- Blank, who has also written a book of larger-size erotica, says you should suspend your disbelief. Yes, that cute guy may be talking to you! That sexy babe may indeed want to buy you a drink! "Look at all the married people," she laughs. "They weren't all models when they got married and then put on weight."
If you still can't get past what you see in the mirror, Valan-Hudson reminds us is that vision is just one of the five senses. Heavier people may be orally oriented (in sex, this can be intriguing, yes?). Tactilely, they possess interesting curves and sensual spots. "You can really get into the touch thing," she says. Lotions and scents can tease the sense of smell.
The sense of hearing can also be sensual -- especially if the two lovers are talking openly about their likes and dislikes. Married people, especially, need to communicate more about sex, Dwoskin says. "This is the sexiest thing you can do."
No time for a heart-to-heart at night? Try for a morning delight. "Honey, you know, it kind of hurts when you do that." You get the idea.
Dwoskin also recommends not concentrating on your partner so much, but taking pleasure in your own sensations. If your partner is satisfying you, he or she will be satisfied, he says. The key is to stop worrying about that bulge that might be showing (which is probably the farthest thing from the mind of your partner, who is having sex, after all) and start feeling the sex. "Let go of guilt, fear, shame and self-consciousness," he says.
If you are shy about sex, Valan-Hudson suggests reviving your enjoyment of touch. Get some massages, facials, pedicures. (She also recommends strategically placed pillows when you do get to the main event. )
For those who are just getting into (or getting back into) the dating game, Valan-Hudson says, finding your romance groove can be a long process. You have nothing to lose by trying, though, she says. "If you are fun-loving, be fun-loving," she recommends. "Make eye contact. Not all men or women like a skinny partner. Everyone has an ego; pay attention to the person."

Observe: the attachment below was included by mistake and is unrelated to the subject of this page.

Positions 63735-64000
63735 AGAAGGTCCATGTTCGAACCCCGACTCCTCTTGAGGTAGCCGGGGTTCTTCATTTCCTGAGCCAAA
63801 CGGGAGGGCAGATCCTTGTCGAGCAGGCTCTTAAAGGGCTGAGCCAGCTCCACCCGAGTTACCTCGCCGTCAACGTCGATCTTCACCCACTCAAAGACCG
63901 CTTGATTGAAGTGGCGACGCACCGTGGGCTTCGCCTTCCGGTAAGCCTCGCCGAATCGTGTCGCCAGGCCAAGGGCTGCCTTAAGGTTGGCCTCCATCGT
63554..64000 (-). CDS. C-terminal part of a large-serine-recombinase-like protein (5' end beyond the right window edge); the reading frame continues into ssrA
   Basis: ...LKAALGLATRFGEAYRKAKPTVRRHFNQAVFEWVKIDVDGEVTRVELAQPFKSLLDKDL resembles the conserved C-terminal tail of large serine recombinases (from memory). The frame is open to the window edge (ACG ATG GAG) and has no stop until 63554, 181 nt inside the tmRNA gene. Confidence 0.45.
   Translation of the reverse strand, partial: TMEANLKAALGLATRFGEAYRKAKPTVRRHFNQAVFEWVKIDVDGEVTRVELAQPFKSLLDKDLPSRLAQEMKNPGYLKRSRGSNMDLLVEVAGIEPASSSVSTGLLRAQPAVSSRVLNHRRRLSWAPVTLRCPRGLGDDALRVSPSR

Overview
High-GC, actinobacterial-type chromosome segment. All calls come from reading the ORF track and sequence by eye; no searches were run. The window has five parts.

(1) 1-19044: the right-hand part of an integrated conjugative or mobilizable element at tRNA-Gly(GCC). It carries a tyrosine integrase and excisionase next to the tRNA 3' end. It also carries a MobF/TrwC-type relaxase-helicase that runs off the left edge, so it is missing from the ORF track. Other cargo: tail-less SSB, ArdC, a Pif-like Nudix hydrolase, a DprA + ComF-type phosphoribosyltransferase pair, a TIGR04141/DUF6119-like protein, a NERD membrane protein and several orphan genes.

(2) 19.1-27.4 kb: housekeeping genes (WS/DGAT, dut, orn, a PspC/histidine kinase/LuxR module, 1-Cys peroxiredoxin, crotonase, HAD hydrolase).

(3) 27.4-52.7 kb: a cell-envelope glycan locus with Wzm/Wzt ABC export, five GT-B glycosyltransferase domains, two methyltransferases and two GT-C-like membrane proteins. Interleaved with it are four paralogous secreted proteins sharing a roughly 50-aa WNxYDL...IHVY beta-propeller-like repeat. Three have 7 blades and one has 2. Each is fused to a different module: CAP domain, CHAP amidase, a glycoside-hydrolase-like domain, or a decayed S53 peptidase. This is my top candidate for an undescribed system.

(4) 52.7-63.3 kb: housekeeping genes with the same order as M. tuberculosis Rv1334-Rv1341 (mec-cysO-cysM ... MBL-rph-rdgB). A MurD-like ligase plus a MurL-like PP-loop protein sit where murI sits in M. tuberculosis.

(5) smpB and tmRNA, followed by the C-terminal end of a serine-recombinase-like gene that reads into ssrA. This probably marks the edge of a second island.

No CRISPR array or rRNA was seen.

And once you get started down the road to romance, it becomes a healthy cycle. "The more sex you get, the more you will want," Valan-Hudson notes.
Back to Those Sexy Scanties
Buying new lingerie can make you feel sexier. But Valan-Hudson says heavier women often think they need to buy the sort of getups you might see in an X-rated film -- garter belts and the like. Of course, you can get this type of outfit; even Victoria's Secret is carrying realistic sizes these days. Or you could create your own sexy style.
"My first recommendation is buy a good, sexy bra," Valan-Hudson says. "This is your base, then you can add a couple of items on top. A nightie or peignoir, perhaps. "Go with what makes you feel sexy," she says (he might even prefer your Scooby Doo t-shirt!).
Emphasize your favorite body part. If you have great legs, get a slinky gown cut "up to there." If see-through is not you, get a drapey silk gown, cut on the bias. But don't wear anything that makes you uncomfortable, emotionally or physically. If you do buy a bustier, make sure you can breathe in it (breathlessness should come later).
You could wear some of this under a robe -- or even a raincoat, Valan-Hudson laughs. "Leave something to be discovered."
What you might (re)discover is how much fun sex is. "I tell people the five secrets to great sex are communication, communication, communication, a sense of humor, and lubrication," laughs Blank.
Originally published Friday, February 06, 2004.
Medically updated February 2007.
SOURCES: Hanne Blank, author, Big Big Love: A Sourcebook on Sex for People of Size and Those Who Love Them and Zaftig: Well-Rounded Erotica. Hale Dwoskin, author, The Sedona Method. Rina Valan-Hudson, founder, Fantasia Home Parties.